So I made my way over to and up the Via del Corso, and made it to the Piazza in about 12 minutes. I went into both of the Twin Churches one at a time, spending about 7 minutes in each (been there before) before going over to Rosatis’s and grabbing a nice table outside. I was excited and all set for my Roman Apertivo Time, and so I did. The waitress came over and greeted me with a “Buona Serra” and I replied back in the same. She gave me a menu, which I looked over, before ordering a Campari & Soda from the waitress. A few minutes later she cam back with my drink and a nice assortment tidbits of food that is part of the apertivo hour, and included for free with you drink. She gave me little bowl of Olives, Potato Chips, and assorted canapes, little sandwiches and PigsIn-a-Blanket (Cocktail Hotdogs in Pastry). I sat back and enjoyed my treats, and wrote down what I had done so far that day in my travel journal, which are the notes for this piece here.
After spending about 35 minutes at Rosati, I took off and it was time to look for a nice little Trattoria for a nice meal. I could have gone to a place that I knew, but decided instead to just walk around and look for a new place. After walking around for about 20 minutes, I came across a little Osteria near the Trevi Fountain that was absolutely jumping. I looked at the menu, it looked good, and from the looks of how busy the place was and other little factors, I decided that the place would be good, so I asked one of the waiters if he had a nice table inside. “Certainly Sir. Follow me,” he replied, so I was on my way. I sat down, and looked over the menu and thought about what I’d like to eat, and which wine to have. I settled on Carciofi alla Romana (Roman Artichokes) and Veal Saltimboca, with a glass of Frascati, the local Roman white wine. The meal was wonderful, and I had quite an adventure which I’ll get into at another time.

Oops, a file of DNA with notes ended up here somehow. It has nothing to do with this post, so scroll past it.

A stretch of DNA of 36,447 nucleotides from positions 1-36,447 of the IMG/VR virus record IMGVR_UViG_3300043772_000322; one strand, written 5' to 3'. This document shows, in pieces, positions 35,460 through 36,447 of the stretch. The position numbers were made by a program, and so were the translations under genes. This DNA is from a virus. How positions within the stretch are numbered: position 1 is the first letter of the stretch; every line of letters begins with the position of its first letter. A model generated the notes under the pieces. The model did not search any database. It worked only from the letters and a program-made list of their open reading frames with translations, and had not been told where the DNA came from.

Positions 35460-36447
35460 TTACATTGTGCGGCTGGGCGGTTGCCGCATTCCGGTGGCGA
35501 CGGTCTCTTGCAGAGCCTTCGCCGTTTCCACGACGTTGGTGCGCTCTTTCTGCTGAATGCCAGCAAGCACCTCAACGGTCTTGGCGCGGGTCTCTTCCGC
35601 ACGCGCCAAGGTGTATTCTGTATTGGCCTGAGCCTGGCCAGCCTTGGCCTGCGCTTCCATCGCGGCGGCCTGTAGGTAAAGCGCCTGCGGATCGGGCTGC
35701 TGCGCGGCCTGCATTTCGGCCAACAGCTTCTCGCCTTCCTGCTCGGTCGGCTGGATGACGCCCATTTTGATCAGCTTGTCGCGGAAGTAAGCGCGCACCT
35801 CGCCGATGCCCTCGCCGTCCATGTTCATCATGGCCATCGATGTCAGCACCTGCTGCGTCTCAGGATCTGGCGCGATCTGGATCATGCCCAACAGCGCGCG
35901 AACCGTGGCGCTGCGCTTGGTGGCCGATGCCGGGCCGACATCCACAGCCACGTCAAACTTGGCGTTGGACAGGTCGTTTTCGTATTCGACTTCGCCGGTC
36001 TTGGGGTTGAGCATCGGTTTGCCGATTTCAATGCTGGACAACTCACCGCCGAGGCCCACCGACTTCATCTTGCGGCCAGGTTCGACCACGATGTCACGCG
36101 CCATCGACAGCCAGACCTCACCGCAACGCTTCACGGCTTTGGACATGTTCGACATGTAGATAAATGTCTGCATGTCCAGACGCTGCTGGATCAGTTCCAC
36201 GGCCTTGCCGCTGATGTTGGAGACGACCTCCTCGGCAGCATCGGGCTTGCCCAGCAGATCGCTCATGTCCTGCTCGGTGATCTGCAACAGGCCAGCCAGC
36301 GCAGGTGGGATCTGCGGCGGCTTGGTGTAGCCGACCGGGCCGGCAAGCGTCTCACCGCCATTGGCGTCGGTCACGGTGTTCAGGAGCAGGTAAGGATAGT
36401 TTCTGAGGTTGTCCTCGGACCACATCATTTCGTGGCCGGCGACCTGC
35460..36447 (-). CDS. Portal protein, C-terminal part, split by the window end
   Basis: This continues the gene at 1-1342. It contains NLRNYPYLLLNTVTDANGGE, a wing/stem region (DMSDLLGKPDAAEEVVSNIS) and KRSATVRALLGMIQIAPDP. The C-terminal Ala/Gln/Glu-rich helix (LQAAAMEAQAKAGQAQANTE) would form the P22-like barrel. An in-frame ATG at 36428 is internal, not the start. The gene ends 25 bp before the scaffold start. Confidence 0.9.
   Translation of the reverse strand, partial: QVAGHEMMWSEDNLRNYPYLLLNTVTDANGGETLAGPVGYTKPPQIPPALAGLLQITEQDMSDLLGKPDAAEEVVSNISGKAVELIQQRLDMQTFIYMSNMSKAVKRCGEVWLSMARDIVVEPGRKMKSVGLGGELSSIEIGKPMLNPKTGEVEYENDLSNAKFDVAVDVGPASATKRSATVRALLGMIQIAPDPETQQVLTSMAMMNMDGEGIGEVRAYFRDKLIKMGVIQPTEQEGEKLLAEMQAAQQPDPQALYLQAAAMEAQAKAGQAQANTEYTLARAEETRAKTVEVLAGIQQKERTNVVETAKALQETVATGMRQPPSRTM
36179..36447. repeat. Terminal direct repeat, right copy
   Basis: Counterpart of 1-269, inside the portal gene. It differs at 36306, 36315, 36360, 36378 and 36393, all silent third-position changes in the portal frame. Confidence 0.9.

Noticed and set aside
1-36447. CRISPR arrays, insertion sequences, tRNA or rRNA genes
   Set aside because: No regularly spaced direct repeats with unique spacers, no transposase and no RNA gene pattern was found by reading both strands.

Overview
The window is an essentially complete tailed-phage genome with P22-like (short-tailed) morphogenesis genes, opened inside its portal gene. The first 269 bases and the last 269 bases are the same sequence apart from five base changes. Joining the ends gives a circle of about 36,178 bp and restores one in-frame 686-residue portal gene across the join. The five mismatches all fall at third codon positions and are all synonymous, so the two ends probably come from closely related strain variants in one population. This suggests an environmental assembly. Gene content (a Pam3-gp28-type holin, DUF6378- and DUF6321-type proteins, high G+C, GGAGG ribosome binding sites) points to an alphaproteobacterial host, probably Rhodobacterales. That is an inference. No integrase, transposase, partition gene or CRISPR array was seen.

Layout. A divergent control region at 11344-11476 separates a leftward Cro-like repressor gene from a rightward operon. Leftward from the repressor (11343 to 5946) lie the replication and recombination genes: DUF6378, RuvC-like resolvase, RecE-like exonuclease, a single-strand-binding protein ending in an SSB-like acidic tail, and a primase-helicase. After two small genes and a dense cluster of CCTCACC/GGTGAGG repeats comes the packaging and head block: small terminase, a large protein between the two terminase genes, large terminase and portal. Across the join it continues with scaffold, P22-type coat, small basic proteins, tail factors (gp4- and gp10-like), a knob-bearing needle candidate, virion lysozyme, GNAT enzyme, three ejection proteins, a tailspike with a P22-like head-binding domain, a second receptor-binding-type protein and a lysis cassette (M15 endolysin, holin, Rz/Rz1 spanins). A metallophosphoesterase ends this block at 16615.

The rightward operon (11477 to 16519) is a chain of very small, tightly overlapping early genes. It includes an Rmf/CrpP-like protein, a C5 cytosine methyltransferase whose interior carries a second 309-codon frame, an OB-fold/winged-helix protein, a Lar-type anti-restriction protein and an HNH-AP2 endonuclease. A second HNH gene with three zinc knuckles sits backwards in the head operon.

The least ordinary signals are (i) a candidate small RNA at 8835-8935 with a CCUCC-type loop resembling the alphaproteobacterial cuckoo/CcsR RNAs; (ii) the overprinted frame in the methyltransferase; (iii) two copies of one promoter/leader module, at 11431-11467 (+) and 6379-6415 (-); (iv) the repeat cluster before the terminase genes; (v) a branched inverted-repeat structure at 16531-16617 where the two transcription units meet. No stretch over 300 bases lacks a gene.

Yes, I had a great time at dinner, and finally left the restaurant, and I wanted to walk around Rome for an hour or so, before heading back to my hotel, for a nice sleep to be fresh and ready for my journey down to the Amalfi Coast the next day.
Now the next day, and getting from Rome to Positano. I packed my suitcase, then went down to the hotel dining room for breakfast. The breakfast was very nice. I was able to get a Cappuccino, and there was a good assortment of; pastries, fresh fruit, yogurt, juice, Salami, Cheese, and sweets. I ate as much as I could, and as usual, made sure to take a good amount of Salami & Cheese and a couple rolls to make a couple small sandwiches to bring with me on the train (lunch). I went back to my room, got my bags, went to the front desk, and checked out of the hotel. I grabbed my bags, and walked over to the train station. I bought a one-way ticket on the Fast Train to Napoli (about 16 Euro). For those of you who have the cash, if you’d like, you can take a Private Car door to door, from your hotel in Rome, direct to your hotel in Positano, Sorrento, or anywhere on the Amalfi Coast.
As for me, I took the Fast Train from Rome to Stazione Centrale Napoli (Naples) which took about an hour and 15 minutes. I walked downstairs and jumped on the Circumvesuviano, the local train that goes from Naples to Sorrento and stops at many points in-between, including; Pompeii (Roman Ruins), Vico Equense, and other points, before the final stop of Sorrento, where I caught the Blue Sita Bus to Amalfi. Once in AMalfi, I had to catch another bus to Minori, which dropped me off near Caffe Gambaradella where I go for a Gelato and the nice lady at the cash register makes a phone call for me to Villa Maria, letting the family know that I have arrived in Minori, and I’m waiting down at the caffe. Twenty minutes later Mr. Vincenzo Manzo arrives in his Fiat Station-Wagon to pick me up an bring me up to the agriturismo of Villa Maria (Lemon Farm), and I’m there. All this being said, I now know there’s an easier way. It would have been much better for me to take the train from Rome to Salerno ( 1 hour & 1/2 ), then walk two blocks to the ferry terminal and catch a ferry boat from Salerno to Minori, and all points on the Amalfi Coast.
I was used to the old way, that I read about in my Frommers Guide Book to Italy. There was no Internet when I first started to go to Positano, nor for a long time afterward and I ws used to taking the Circumvesuviano and then the bus on the AMalfi Drive from Sorrento to positano and Amalfi, which is the most interesting and way to go, with the World’s most beautiful Bus Ride ever. The scenery driving along the AMalfi Coast is absolutely spectacular, and is “Not to be Missed.” You have to do this at least once in your life, and then if at other times you want a faster / easier way to get to your destination, do as I’ve just said, take the train from Rome to Salerno, and then take a Ferry Boat in Salerno to any town you want to go to on the Amalfi Coast.
If you’re going to Sichia or Capri, take the train to Naples, then take a taxi from the train station to the Ferry Terminal and catch a boat to either Procida, Ischia, or the Isle of Capri.